Ten day You Challenge – Post 7: Four Books
More and more bloggers are taking up this challenge in the blogosphere. It’s always good to have some company.
I am now at my seventh post. A bibliophile since my childhood, I have come across many books which have stayed with me much beyond the time I spent in reading them. There are many books, which I read and re-read every now and then and there are books which I read for once and get hooked for life. There are books which are synonymous with my childhood, some with my teenage days and some with my adulthood. Every stage of my life, every emotion of the world and every person I meet has a book named to it. I sometimes feel I live in a world of books, which is as real as it is make-belief.
Picking four books is extremely difficult for me; instead I would have loved to do a “ten books” instead of “ten secrets” in this Challenge. But a challenge is a challenge and here I list out my choice of Four Books. Anybody who has read my blog will find no surprises there 🙂
THE FOUNTAINHEAD – Ayn Rand
This book ranks high in my ‘favourite books list’ not because I am a huge fan of the theory of objectivism, but because I have never come across a book so reflective of real life. Each of the characters is quite extra-ordinary, yet very believable. In our lives, we come across people who have many shades of Peter Keating and who can go to any length to satisfy their goals and ambitions, men like Ellsworth M Toohey who manipulates others’ opinions, like Gail Wynand who fail to act upon their many virtues and women like Dominique who lets her own heart and mind be ruled by the society at large. Each time I read the novel, a completely new meaning is unravelled before me and makes it a whole new experience. However, Howard Roark is one fictional character who has no match in real life. That man took my breathe away. For many, the story is slow and long-winding, for me every page of the book holds different treasures. I have also read the other classic of Ayn Rand – Atlas Shrugged, but despite the presence of strong characters like Dagny Taggart and John Galt and a very engaging pace, it did not occupy me as much as Fountainhead did. For me, this is one cult book, which everyone, must read or at least try to read and comprehend once in his life!
TO KILL A MOCKING BIRD – Harper Lee
My life changed after I read this book and how. I was introduced to this book by a friend when I was in class IX, when I asked her about the book she was reading in class. I was intrigued by the story and borrowed the same from the library. The book, from the opening quote only, which read “Lawyers, I suppose, were children once” had me hooked. The story smoothly transcends from a children’s book into a reflection of a racist society, which hold good even today. And, did I tell you, I decided on my choice of career just after reading this book? However, I am yet to meet a real-life Atticus Finch.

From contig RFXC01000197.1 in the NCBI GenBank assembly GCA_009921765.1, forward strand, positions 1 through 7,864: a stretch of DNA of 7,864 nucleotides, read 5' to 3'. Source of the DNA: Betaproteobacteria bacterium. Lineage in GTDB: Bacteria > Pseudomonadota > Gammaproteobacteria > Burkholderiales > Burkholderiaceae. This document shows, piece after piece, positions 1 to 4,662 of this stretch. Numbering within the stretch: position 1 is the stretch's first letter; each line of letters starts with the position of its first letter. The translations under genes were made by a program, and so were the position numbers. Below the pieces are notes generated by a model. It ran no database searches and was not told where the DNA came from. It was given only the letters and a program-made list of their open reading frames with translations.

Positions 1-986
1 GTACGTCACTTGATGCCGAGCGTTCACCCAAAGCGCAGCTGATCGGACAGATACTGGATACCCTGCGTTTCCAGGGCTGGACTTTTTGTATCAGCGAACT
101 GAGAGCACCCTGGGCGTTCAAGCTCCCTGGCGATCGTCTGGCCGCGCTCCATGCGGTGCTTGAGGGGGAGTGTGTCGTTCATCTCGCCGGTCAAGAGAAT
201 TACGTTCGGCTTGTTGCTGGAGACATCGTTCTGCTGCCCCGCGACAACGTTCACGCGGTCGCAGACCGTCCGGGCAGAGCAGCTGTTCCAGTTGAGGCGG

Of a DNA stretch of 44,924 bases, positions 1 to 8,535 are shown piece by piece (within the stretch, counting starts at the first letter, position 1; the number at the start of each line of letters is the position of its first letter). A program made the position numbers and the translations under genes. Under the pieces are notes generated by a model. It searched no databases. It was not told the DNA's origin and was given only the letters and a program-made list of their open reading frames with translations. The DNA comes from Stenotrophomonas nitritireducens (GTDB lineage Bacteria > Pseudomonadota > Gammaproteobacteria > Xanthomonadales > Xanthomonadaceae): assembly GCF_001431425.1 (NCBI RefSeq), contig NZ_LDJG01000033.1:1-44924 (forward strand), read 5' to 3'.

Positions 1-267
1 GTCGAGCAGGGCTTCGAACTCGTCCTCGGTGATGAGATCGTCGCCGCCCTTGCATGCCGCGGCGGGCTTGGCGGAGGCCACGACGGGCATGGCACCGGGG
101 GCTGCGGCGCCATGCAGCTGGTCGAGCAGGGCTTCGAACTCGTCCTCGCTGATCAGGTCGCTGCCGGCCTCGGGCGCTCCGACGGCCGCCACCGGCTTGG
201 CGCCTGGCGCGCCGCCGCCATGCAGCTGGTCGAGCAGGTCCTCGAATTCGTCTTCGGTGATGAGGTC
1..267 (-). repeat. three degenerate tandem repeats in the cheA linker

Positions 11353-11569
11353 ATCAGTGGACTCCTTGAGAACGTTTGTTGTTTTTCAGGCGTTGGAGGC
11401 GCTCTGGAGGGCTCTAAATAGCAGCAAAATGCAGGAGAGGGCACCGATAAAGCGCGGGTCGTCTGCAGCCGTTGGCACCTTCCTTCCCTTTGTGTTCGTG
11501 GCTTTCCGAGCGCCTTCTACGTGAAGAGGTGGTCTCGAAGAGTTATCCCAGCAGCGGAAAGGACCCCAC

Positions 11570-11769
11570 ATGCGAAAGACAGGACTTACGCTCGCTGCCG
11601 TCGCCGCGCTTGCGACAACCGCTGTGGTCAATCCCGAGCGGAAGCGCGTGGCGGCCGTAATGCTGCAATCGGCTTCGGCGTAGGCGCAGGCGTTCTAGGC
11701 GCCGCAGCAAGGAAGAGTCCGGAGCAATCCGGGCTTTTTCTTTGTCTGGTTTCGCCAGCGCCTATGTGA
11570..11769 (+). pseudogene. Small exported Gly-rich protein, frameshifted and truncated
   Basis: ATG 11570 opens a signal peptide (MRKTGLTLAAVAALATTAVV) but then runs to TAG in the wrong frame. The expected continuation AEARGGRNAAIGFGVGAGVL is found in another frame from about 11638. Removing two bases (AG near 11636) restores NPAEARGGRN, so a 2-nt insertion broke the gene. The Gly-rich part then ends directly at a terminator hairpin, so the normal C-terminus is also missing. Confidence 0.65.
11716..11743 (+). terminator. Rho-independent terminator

REBECCA – Daphne du Maurier
The first sentence – “Last night I dreamt I went to Manderley again” was all the cue I needed to turn the pages. I have never read a story where the hero is a place (Manderley), heroine a dead woman (Rebecca) and the narrator is throughout unnamed. A story, written in beautiful long-winding sentences gave a vivid description of the estate of Manderley, of the narrator’s confused and distressed state of mind, of Rebecca’s omnipresence and Mrs. Danver’s shrewd, calculative mind. I read all other novels written by the same author. I really liked her style of writing, which was sort of old-school and perfectly descriptive. The story had a brilliant twist, in fact, all of Daphne du Marier’s stories have a twist at the ending, which made the story much more than just a murder mystery. A must-read for anybody who loves a good prose.
Sobinoy Nibedon – Buddhadev Guha
The title, when translated from Bengali stands for “Respectfully Submitted”. The author is one of my most favourite Bengali authors, who writes for young adults and adults alike. I started with his tales for children and graduated to his more adult stuff even when I was not adult. This one is one of his more celebrated work and has a very unique format. The novel is told through only letters, written by the two protagonists, who go on from being pen pals to lovers. The girl is city-bred, who meets the guy when she visits a forest, where he is the Forest Officer. They start corresponding and their relationship changes, while talking about anything and everything under the sun. The romantic in me always loved to read love letters, and this novel was full of them, with the only difference being, that they were not loud expressions of love. The beautifully subtle expressions of feelings blew me away completely. Any one out there, who can read Bengali, please pick this one up. It’s much more than a mushy love story.
I wish I could cram in more books, since I can go on and on about books for ever. However, the challenge was to restrict it into four, and I chose the four which impacted me the most when I read them. I have always been intrigued by characteristics of ideal men and that’s how Howard Roark and Atticus Finch impressed me. I always love a good story and that’s why Rebecca and Sobinoy Nibedon influenced me. There are far too many books which I like, for which I may have to write another post some day 🙂